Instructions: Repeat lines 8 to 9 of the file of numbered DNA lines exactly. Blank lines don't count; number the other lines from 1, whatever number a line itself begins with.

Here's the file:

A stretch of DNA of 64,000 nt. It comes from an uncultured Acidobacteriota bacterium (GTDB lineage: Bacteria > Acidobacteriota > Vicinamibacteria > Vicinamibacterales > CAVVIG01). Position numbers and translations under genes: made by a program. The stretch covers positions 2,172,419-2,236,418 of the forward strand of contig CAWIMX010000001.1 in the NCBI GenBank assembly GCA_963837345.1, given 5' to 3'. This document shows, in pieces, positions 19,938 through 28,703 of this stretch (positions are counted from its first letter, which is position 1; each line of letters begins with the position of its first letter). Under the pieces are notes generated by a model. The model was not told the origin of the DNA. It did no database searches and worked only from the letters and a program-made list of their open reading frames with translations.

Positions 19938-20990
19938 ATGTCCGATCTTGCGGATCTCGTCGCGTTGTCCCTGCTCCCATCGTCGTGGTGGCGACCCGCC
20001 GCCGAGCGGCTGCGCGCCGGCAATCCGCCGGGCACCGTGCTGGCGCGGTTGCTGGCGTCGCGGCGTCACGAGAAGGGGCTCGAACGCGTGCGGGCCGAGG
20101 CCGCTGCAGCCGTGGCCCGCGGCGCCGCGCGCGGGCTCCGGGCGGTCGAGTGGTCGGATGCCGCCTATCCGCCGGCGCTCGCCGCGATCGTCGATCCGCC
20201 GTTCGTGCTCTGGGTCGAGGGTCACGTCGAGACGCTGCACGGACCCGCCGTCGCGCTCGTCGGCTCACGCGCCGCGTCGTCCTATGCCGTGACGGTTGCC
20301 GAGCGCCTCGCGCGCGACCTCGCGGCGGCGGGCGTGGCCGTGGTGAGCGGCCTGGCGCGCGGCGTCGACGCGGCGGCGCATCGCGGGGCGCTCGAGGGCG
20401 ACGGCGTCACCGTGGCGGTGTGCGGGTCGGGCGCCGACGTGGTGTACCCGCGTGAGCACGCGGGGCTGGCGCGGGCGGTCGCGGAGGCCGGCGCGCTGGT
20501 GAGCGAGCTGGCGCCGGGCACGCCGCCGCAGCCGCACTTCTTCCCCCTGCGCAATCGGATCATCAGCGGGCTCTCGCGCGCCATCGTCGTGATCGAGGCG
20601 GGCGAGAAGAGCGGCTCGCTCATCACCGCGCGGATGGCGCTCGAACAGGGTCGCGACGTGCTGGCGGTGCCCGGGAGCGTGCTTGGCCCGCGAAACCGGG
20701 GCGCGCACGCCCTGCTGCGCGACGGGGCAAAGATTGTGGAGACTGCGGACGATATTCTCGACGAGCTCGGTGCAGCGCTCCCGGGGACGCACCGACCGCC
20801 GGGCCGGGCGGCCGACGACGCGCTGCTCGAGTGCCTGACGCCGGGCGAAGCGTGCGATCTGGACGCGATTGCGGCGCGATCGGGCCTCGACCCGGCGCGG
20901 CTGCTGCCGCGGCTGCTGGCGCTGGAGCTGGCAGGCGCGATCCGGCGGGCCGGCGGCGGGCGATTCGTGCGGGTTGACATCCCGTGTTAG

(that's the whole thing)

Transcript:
20401 ACGGCGTCACCGTGGCGGTGTGCGGGTCGGGCGCCGACGTGGTGTACCCGCGTGAGCACGCGGGGCTGGCGCGGGCGGTCGCGGAGGCCGGCGCGCTGGT
20501 GAGCGAGCTGGCGCCGGGCACGCCGCCGCAGCCGCACTTCTTCCCCCTGCGCAATCGGATCATCAGCGGGCTCTCGCGCGCCATCGTCGTGATCGAGGCG